WASHINGTON - West Virginia Attorney General Patrick Morrisey has joined 47 colleagues in a letter sent to the U.S. Food and Drug Administration over prescription drug abuse.
The letter, sent March 11, asks the FDA to ensure that generic manufacturers of opioid prescription drugs use tamper-resistant and abuse-resistant formulations. The lead authors are Luther Strange of Alabama, Pam Bondi of Florida, Jack Conway of Kentucky and Roy Cooper of North Carolina.
"(T)he development of tamper-resistant drugs provides an opportunity," says the letter, which was sent to Commissioner of Food and Drugs Margaret A. Hamburg.
"Adding new physical and chemical features to prescription opioids to deter abuse could reduce misuse of these drugs and the sometimes early consequences."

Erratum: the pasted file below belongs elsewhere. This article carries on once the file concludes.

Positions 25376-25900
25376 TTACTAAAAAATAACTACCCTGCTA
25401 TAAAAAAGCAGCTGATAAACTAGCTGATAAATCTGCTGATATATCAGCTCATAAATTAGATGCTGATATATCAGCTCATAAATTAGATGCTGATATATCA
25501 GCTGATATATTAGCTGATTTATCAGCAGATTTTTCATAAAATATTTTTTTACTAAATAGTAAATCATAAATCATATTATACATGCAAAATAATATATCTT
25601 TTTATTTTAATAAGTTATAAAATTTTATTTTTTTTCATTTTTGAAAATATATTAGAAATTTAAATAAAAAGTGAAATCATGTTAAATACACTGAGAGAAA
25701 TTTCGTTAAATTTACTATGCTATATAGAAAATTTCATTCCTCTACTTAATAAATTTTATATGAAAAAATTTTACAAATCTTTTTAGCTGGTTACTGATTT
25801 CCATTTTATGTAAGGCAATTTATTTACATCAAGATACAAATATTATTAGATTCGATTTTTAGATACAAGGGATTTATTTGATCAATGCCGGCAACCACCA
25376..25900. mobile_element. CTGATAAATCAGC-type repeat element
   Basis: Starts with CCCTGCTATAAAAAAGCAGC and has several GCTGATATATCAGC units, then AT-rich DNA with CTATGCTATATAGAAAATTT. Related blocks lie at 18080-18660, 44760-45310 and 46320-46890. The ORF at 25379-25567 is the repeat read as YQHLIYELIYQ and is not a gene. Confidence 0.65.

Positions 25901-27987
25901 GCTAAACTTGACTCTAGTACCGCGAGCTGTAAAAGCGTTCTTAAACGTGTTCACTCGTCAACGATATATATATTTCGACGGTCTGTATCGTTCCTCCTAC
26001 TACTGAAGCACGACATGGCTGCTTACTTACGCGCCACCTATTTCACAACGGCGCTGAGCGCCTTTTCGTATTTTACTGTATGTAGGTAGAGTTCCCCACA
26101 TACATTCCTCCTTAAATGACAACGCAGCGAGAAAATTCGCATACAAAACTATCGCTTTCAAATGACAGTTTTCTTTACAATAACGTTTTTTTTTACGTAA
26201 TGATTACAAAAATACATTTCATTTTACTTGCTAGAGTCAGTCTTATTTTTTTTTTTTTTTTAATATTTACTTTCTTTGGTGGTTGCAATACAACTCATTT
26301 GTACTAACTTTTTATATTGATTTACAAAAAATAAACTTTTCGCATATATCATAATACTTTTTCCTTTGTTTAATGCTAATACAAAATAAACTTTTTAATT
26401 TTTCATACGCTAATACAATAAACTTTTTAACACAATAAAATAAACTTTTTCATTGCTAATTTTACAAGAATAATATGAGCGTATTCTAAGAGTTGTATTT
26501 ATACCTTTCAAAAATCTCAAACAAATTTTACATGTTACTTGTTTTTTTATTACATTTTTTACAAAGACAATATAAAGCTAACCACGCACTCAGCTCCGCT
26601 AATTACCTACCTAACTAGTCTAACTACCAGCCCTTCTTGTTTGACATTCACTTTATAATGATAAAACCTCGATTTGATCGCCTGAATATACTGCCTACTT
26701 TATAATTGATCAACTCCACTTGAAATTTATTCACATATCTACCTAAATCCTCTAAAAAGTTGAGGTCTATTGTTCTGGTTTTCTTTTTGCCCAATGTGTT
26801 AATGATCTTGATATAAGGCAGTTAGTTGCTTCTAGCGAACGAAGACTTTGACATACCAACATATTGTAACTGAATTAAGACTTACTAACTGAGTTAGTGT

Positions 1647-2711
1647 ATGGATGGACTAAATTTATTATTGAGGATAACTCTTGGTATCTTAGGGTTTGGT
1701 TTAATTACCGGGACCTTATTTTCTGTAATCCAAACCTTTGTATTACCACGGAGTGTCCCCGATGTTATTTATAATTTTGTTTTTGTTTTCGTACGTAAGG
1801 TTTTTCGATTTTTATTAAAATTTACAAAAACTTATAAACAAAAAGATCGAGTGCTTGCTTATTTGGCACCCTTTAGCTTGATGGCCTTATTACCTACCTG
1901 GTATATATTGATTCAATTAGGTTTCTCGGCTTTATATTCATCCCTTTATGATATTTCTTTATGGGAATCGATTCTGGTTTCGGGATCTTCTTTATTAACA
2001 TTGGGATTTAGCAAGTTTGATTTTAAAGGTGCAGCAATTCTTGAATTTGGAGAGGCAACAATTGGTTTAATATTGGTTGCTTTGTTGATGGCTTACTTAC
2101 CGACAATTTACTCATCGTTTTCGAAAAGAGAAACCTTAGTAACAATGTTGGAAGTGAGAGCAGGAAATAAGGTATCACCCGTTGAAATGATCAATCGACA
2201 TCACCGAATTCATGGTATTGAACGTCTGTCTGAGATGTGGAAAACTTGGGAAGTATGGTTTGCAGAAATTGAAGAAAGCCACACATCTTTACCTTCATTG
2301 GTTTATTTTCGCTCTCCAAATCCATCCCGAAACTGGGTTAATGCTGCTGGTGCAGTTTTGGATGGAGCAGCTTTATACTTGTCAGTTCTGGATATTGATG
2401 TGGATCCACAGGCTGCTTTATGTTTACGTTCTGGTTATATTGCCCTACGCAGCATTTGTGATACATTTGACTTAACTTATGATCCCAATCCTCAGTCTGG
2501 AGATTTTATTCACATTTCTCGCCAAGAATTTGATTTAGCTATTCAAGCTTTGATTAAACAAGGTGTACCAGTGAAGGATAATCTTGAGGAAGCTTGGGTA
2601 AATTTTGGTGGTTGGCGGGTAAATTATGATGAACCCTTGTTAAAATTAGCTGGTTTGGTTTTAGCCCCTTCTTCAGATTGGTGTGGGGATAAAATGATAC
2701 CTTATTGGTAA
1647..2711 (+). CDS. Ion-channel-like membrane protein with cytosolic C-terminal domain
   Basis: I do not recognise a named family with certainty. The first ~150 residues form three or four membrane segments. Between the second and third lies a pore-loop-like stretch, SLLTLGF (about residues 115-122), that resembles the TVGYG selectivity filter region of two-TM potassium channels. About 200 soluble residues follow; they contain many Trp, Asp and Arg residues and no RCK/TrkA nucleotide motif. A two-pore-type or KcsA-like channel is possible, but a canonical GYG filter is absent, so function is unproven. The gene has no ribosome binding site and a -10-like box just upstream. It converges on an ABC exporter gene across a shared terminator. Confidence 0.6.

The attorneys general say they are concerned with the possibility that generic versions of extended-release opioid prescription drugs and other non-tamper-resistant products may soon reach the market.
They also applaud the FDA for proposing guidelines to establish clear standards for manufacturers who develop and market tamper- and abuse-resistant opioid products and consider incentives for companies that undertake the research and development necessary to bring those products to market.
Morrisey noted that research from the Centers for Disease Control shows West Virginia had one of the highest rates of drug overdose in 2008 in the nation - more than 25 deaths per 100,000 people.
"That is a very sad and scary statistic that is made all the worse when you think of the families and lives forever changed by this plague," Morrisey said.
"We joined in with other states and territories in the hope that if pharmaceutical manufacturers can make all prescription opioid-based pain relievers tamper-resistant and abuse-resistant, it will help to address one part of the prescription drug abuse problem."